IBM, “The Future of Marketing“, January 2011. In this 35 minute interview, Sam Rosen, Co-founder of ThoughtLead, speaks to Suzanne Livingston, Senior Product Manager of IBM Lotus Social Software, about making virtual customer communities. Together they explore the ins and outs of the social business, and specifically how customer communities can up level your business. Questions include do customer communities add to your overall business growth? How do you make your customer community sustainable? Do you get your employees involved? And many more.
The Atlantic, “How about Embracing ‘Social’ Business?“, December 2010. In today’s business climate, companies are facing increasing pressure to accomplish work faster, more efficiently, and with fewer resources. This challenge has caused companies to rethink the strategies they have in place and the models by which they run. Optimizing the way we work isn’t about working harder – it’s about working smarter. (read more)
IBM Workplace for Business Strategy Execution Redbook
IBM Workplace for Business Strategy Execution utilizes portal, collaboration, and application integration technologies and adds unique capabilities specifically for organizations to manage the achievement of objectives – all presented to the user in a single, useful user experience. Effective strategy execution can be improved by effectively aligning business units and workgroups to corporate objectives, assigning accountability, monitoring progress, and accelerating exception resolution. Workplace for Business Strategy Execution delivers intuitive alignment and insight through actionable scorecards and in-context dashboards. This IBM Redpaper will guide you through the introduction of Workplace for Business Strategy Execution in your environment using a two organization scenario – one large, one small – to illustrate.
Studying Appropriation in Activity-Centric Collaboration
We describe a case study of appropriation of a research prototype by a 33-member research community, leading to reinvention of the prototype and a successful transfer to product. Based on those experiences, we propose some lessons learned about designing for appropriation.
Shared Landmarks in Complex Coordination Environments
We explore the concept of social landmarks in complex, shared information and coordination environments. Previous research in navigation and shared spaces has tended to emphasize individual navigation, formally inscribed spaces, social filtering, and boundary objects. Based on ethnographic research into complex collaborative work in organizations, we extend the concept of navigational “landmarks” to include not only individually-used documents, but also shared landmarks in the form of persons, roles, and events. This emerging concept of social landmarks may be applied in identifying and representing these coordinating points, to support the work of teams and organizations in complex projects.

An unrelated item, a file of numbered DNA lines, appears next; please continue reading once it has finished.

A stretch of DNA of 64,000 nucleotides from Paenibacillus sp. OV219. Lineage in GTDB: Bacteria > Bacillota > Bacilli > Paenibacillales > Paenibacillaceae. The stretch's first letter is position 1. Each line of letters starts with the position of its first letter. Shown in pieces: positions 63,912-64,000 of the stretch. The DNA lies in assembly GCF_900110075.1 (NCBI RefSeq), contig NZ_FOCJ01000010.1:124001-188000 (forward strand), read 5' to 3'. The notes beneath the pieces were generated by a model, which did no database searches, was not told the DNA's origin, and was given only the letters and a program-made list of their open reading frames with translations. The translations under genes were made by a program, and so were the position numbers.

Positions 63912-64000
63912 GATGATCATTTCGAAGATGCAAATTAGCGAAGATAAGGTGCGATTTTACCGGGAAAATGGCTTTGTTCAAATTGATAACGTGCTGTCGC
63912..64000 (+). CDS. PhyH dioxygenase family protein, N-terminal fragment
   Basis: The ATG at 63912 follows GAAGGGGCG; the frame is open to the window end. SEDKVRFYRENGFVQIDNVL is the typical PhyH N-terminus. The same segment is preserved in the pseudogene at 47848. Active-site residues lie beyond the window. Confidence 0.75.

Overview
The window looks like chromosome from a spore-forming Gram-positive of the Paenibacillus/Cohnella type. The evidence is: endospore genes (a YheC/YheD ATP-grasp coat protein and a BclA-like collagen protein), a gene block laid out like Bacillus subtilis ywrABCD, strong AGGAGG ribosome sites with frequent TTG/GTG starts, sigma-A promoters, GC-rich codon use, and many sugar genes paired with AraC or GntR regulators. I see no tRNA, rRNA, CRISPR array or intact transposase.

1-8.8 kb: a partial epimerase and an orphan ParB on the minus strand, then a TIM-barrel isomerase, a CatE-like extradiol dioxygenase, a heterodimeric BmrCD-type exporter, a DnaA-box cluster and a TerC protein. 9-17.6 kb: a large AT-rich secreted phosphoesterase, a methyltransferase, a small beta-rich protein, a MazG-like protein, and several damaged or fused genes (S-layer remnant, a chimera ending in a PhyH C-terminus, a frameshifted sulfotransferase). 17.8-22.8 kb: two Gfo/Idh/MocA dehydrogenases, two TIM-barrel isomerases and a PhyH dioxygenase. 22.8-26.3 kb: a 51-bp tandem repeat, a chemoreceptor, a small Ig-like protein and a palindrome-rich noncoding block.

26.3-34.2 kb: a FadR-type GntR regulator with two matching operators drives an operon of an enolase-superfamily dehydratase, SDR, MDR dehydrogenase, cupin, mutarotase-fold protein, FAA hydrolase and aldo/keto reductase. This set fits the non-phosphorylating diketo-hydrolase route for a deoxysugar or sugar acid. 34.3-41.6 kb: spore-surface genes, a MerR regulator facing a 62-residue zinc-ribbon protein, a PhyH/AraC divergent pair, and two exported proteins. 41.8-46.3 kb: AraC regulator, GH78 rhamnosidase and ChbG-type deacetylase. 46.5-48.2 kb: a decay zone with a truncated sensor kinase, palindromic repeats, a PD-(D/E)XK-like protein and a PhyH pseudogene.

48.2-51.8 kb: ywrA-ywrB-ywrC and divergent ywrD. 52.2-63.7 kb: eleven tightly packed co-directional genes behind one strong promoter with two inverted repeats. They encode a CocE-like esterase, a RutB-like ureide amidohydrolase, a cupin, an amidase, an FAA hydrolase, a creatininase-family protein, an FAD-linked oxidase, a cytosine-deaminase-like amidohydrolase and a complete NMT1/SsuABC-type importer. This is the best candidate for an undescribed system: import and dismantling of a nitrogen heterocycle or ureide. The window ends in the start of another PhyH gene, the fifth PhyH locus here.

Lessons from the ReMail Prototypes
Electronic mail has become the most widely-used application for business productivity and communication, yet many people are frustrated with their email. Though email usage has changed, our email clients largely have not. In this paper, we describe a prototype email client developed out of a multi-year iterative design process aimed at providing those who “live in their email” with an improved, integrated email experience. We highlight innovative features and describe the user trials for each version of the prototype with resulting modifications. Finally, we discuss how these studies have recast our understanding of the email “habitat” and user needs.
Diverse Strategies for Interruption Management in Complex Office Activities
Interruptions are common in today’s workplace. Some researchers have viewed interruptions as unwanted disruptions, using restrictive techniques to reduce them. Others have seen value in relevant interruptions, promoting their helpful effects, while classifications of interruptions have noted both the positive and negative consequences of interruption types. This poster describes strategies and artifacts for managing interruptions across various applications and media, revealed during ethnographic interviews of office workers in a large software company. Results show complex patterns of problems and advantages of interruptions, and suggest a more complex account of interruptions in working life.